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Thread: "The Wrong Prescription"

  1. #1

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    Default "The Wrong Prescription"

    Quote Originally Posted by Donna Brazile; Ms. Magazine
    Fending off the latest attacks on women’s reproductive health
    Forty-one years ago, the U.S. Supreme Court laid the groundwork for widespread access to birth control in the Griswold v. Connecticut case. Allowing women to plan and control their fertility didn’t just improve maternal and infant health in our nation; it helped increase educational and professional opportunities for American women. It has also led to a welcome decline in teen motherhood: According to the National Campaign To Prevent Teen Pregnancy, the teen-mother birthrate has declined 33 percent just since 1991.

    Now, a small-but-vocal cadre of social conservatives wants to turn back the clock, advocating that access to contraception again be limited. Their latest tactic: pressuring local pharmacies to stop filling birth-control prescriptions.

    The campaign is orchestrated by groups such as Pharmacists for Life (www.pfli.org) and Family Research Council (www.frc.org), who argue that easy access to contraception has contributed to moral decline. The truth is, these groups are adamantly opposed to a woman’s right to choose, and are finding new ways to chip away at Roe v. Wade.

    The extremist social conservatives don’t seem to want men practicing birth control any more than women. In Washington, D.C., for example, an informal survey by The Washington Post found that almost half of the district’s 50 CVS pharmacies lock up their condoms, as do several other well-known chains with pharmacies. The local chapter of Planned Parenthood has gone on alert, urging D.C. residents to use the “power of the purse” to force CVS to unlock their condoms and put them back on the shelves.

    Barriers to birth-control access have allowed the United States to fall dangerously behind in curbing unintended pregnancies. Of the 6.4 million pregnancies each year in this country, one-half are unintended—and nearly half of those end in abortion. A logical solution to lowering the abortion rate would be to eliminate barriers that prevent women from having access to affordable, safe and effective contraception—but that seems contrary to the tack birth-control opponents have taken.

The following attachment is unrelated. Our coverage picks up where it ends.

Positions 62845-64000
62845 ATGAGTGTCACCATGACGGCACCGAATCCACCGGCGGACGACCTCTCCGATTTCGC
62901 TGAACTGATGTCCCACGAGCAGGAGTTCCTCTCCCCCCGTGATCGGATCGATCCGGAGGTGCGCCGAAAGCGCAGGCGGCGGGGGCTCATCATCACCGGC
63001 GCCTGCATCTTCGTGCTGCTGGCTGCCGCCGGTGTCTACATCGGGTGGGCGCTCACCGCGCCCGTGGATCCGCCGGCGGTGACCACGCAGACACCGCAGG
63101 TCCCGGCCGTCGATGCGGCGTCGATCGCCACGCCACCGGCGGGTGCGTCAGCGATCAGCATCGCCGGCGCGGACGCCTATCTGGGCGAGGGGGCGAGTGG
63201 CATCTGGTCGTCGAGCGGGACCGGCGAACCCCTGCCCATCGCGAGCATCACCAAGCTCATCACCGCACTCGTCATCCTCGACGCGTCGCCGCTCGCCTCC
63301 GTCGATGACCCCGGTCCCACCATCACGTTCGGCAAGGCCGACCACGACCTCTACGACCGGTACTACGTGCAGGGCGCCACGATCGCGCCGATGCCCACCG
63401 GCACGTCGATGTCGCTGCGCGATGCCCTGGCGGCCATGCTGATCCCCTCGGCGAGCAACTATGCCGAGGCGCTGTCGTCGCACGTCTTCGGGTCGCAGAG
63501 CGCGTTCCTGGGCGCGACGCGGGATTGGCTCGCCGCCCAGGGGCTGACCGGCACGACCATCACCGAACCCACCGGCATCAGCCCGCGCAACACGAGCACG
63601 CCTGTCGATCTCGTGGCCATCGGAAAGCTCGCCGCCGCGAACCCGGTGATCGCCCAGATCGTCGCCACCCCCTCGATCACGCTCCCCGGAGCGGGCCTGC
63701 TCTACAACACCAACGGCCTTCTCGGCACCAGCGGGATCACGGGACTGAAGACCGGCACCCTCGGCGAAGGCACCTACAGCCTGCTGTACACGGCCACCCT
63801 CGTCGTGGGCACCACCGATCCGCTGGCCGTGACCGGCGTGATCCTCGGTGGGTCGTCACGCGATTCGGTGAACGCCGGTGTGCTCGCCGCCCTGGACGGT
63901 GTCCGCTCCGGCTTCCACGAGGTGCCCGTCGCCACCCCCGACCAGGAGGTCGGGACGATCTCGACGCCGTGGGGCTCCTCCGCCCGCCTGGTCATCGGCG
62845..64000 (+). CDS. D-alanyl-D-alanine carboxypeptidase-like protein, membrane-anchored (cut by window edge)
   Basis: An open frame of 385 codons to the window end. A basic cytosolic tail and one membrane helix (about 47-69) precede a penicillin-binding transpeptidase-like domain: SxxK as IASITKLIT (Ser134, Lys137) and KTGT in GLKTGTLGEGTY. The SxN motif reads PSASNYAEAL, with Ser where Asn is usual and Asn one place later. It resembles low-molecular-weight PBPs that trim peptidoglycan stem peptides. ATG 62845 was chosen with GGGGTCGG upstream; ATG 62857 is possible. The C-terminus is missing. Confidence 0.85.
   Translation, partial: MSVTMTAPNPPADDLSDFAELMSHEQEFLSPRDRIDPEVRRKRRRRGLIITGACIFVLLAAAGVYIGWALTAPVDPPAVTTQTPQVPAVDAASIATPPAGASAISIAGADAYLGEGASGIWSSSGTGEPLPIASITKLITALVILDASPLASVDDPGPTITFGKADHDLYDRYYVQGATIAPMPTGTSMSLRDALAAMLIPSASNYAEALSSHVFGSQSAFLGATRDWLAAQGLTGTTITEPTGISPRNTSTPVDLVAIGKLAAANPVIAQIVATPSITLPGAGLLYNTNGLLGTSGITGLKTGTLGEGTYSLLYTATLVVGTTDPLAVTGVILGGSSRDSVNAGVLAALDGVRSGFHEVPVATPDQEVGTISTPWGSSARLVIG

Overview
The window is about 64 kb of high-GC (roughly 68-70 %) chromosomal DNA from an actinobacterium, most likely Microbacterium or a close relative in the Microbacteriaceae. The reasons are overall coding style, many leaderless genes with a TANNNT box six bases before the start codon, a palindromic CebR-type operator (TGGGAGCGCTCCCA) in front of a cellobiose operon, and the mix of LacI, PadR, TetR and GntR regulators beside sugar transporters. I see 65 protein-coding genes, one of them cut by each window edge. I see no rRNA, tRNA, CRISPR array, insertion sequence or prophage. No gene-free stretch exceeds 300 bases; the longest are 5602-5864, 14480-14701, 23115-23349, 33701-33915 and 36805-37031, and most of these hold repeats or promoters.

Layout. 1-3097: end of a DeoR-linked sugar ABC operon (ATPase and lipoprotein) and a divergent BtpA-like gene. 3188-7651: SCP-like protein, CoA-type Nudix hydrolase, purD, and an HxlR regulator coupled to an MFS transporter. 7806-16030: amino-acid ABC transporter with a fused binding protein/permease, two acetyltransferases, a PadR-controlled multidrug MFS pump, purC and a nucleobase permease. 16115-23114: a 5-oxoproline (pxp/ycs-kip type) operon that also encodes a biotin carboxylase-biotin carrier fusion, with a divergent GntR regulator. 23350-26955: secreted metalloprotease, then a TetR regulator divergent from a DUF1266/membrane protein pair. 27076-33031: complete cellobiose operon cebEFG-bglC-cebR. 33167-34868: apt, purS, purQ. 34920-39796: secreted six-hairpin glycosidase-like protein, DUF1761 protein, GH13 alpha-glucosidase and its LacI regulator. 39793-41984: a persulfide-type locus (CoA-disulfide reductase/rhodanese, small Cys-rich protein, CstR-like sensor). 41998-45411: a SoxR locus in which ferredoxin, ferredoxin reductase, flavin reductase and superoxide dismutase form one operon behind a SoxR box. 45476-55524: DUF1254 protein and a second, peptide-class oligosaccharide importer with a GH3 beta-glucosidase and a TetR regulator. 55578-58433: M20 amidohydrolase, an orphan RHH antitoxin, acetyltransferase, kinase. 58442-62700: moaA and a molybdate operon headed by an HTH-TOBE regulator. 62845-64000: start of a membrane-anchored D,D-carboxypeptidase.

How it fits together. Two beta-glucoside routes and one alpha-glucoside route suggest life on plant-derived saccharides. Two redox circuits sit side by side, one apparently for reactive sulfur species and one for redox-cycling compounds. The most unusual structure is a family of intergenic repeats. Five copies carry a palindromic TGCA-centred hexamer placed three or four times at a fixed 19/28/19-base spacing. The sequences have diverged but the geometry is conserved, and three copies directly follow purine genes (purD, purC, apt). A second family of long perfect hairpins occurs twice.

“Expanding access to contraception is the best way to prevent unintended pregnancies,” insists Cecile Richards, president of Planned Parenthood Federation of America. “Women should never have to worry about being denied contraception, which is basic health care...”

    Opposition to abortion doesn’t have to mean opposition to birth control. Take Senate Minority Leader Harry Reid (D-Nev.): While staunchly opposed to abortion, he has nonetheless championed policies that would prevent unintended pregnancies. Recently, Reid teamed with Sens. Hillary R. Clinton (D-N.Y.) and Olympia Snowe (R-Maine) and others to sponsor the Prevention First Act (S. 20). It would secure funding to ensure broad access to birth control, supply information to providers and consumers concerning emergency contraception, and require hospitals that receive federal funds to provide, upon request, emergency contraception to sexual-assault victims.

    Of course, the Bush administration has been no friend to family-planning efforts. Since coming to office in 2001, Bush and his allies have managed to stonewall approval for emergency contraception and substantially cut funding for both international and domestic family-planning initiatives— while greatly increasing funding for abstinence-only programs. Abstinence training not only hasn’t fulfilled the rosy expectations of social conservatives, but can have negative health consequences: A recent Columbia University study found that 88 percent of teenage girls who took “virginity pledges” eventually have premarital sex and are one-third less likely to use contraception when they do, making them vulnerable not only to unintended pregnancies but to sexually transmitted diseases.

    Our right to birth control is in particular jeopardy at the level of state law. Four states—Arkansas, Georgia, Mississippi and South Dakota—have passed legislation to allow pharmacists to refuse dispensing emergency contraception. Another four—Colorado, Florida, Maine and Tennessee—maintain broad “refusal clauses” that give some health-care professionals leeway in refusing to fill emergency contraception and other birth-control prescriptions.

    Like other fights for reproductive rights, this new battle is what my mother, Jean, once called “all hands on deck.” All of us need to speak out about those who would chip away at our rights, and help educate our friends and community about the threat that looms as close as the neighborhood drugstore. For more information, see www.birthcontrolwatch.org or www.covermypills.org .
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    "Abortion is about freedom - women's personal freedom.
    Abortion is about respect - respect for women's morality.
    Abortion is about responsibility - responsibility for self and family.